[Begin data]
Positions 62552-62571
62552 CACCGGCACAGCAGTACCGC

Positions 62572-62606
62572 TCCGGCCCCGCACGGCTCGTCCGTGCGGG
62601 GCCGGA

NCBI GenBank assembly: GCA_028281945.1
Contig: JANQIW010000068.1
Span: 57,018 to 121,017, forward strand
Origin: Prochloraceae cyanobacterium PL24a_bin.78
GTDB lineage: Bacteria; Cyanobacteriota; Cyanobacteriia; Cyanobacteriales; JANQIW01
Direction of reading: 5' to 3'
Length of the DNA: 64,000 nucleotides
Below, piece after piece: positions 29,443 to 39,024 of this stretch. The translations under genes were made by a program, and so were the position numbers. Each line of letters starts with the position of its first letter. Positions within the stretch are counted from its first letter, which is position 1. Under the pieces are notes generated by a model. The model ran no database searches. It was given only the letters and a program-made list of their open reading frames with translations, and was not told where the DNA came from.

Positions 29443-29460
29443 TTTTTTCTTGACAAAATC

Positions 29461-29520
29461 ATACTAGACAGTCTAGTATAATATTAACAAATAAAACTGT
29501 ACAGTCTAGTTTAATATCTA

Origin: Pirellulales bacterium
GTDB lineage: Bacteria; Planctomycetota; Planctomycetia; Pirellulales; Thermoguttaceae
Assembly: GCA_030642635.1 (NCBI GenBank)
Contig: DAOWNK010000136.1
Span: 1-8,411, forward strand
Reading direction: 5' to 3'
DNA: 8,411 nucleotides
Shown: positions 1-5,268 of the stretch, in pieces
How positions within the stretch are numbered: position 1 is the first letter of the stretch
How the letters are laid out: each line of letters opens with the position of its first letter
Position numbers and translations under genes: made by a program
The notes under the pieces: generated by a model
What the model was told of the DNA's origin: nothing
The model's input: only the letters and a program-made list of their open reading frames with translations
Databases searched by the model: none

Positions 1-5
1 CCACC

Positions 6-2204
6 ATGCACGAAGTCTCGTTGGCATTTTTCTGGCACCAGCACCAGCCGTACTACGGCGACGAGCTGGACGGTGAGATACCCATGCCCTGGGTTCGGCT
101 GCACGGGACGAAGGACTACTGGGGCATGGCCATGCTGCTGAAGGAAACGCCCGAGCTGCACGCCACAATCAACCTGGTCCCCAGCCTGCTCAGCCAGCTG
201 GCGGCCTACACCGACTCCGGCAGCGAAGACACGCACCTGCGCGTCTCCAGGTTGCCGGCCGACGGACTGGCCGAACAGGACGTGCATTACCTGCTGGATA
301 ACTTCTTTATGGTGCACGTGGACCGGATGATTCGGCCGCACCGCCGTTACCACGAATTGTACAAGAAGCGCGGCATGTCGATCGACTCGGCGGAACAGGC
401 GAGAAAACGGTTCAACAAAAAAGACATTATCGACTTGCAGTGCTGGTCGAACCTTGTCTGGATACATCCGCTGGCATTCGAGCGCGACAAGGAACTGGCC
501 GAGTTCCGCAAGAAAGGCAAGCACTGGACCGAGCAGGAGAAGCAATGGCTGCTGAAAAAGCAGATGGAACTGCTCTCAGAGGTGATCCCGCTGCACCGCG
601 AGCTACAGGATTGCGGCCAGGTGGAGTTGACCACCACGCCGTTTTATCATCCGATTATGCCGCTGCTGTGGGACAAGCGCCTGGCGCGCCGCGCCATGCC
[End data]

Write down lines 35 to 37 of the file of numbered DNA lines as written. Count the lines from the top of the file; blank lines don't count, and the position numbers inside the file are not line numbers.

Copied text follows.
1 CCACC

Positions 6-2204
6 ATGCACGAAGTCTCGTTGGCATTTTTCTGGCACCAGCACCAGCCGTACTACGGCGACGAGCTGGACGGTGAGATACCCATGCCCTGGGTTCGGCT